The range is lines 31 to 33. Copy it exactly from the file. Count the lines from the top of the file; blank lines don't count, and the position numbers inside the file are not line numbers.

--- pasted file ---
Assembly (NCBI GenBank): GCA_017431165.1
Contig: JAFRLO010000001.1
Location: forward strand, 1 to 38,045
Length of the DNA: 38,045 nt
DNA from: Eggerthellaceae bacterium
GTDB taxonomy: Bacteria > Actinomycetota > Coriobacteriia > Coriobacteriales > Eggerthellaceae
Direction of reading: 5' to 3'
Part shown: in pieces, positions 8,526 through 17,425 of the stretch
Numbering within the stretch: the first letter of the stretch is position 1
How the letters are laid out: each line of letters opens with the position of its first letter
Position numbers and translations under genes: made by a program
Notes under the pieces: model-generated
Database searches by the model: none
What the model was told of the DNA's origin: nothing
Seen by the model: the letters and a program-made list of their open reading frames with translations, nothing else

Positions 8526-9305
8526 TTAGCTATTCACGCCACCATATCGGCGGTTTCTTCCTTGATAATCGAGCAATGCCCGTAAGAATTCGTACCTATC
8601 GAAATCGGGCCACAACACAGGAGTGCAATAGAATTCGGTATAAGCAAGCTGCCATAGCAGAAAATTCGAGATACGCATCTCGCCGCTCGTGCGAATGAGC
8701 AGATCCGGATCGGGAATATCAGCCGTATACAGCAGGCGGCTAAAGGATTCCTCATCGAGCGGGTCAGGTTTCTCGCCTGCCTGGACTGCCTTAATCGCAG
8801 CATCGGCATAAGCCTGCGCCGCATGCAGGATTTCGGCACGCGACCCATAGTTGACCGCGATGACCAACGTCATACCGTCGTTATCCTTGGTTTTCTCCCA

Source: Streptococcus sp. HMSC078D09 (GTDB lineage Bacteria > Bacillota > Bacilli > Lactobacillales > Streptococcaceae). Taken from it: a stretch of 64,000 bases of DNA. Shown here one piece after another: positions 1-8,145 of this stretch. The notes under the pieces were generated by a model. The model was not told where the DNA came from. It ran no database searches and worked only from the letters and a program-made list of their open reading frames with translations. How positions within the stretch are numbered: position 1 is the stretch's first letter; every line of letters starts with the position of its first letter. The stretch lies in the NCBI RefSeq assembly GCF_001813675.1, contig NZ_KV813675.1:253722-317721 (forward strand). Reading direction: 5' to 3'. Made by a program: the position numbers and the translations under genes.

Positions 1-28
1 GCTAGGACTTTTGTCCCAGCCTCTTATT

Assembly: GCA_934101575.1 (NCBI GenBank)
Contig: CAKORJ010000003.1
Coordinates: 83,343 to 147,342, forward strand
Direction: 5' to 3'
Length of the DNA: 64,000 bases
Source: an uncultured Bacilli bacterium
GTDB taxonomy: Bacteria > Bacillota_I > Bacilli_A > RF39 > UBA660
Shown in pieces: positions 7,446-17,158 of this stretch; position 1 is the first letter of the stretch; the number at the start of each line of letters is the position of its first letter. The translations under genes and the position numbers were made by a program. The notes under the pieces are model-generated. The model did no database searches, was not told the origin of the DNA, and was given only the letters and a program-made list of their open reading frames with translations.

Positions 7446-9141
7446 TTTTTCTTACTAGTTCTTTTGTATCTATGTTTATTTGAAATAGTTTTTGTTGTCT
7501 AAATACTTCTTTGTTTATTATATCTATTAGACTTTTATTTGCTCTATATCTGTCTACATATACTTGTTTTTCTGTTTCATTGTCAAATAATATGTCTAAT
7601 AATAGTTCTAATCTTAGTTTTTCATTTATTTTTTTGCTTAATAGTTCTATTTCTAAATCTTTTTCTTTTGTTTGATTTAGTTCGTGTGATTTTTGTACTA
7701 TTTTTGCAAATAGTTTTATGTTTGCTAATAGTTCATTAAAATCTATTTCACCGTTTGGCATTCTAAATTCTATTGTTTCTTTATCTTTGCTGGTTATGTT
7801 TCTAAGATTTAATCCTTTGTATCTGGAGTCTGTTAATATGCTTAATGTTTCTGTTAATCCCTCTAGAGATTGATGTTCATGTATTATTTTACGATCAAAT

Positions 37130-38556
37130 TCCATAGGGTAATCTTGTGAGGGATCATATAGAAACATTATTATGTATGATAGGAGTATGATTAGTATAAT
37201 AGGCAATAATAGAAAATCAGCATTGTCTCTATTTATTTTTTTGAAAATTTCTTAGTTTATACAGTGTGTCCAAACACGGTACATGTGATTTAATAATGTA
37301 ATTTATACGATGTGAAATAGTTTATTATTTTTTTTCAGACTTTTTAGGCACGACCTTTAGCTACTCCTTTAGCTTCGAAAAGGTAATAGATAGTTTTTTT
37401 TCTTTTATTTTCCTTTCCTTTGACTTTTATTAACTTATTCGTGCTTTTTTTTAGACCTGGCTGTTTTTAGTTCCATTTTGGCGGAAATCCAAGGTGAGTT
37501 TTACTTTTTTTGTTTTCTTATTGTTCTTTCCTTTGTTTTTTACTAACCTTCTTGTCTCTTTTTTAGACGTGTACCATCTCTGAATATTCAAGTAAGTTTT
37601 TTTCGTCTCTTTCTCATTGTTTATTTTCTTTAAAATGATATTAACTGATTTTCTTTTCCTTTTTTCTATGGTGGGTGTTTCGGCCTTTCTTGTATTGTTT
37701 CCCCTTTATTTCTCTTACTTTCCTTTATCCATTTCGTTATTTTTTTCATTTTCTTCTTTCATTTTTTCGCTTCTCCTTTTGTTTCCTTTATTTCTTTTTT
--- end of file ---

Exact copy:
Shown in pieces: positions 7,446-17,158 of this stretch; position 1 is the first letter of the stretch; the number at the start of each line of letters is the position of its first letter. The translations under genes and the position numbers were made by a program. The notes under the pieces are model-generated. The model did no database searches, was not told the origin of the DNA, and was given only the letters and a program-made list of their open reading frames with translations.

Positions 7446-9141
7446 TTTTTCTTACTAGTTCTTTTGTATCTATGTTTATTTGAAATAGTTTTTGTTGTCT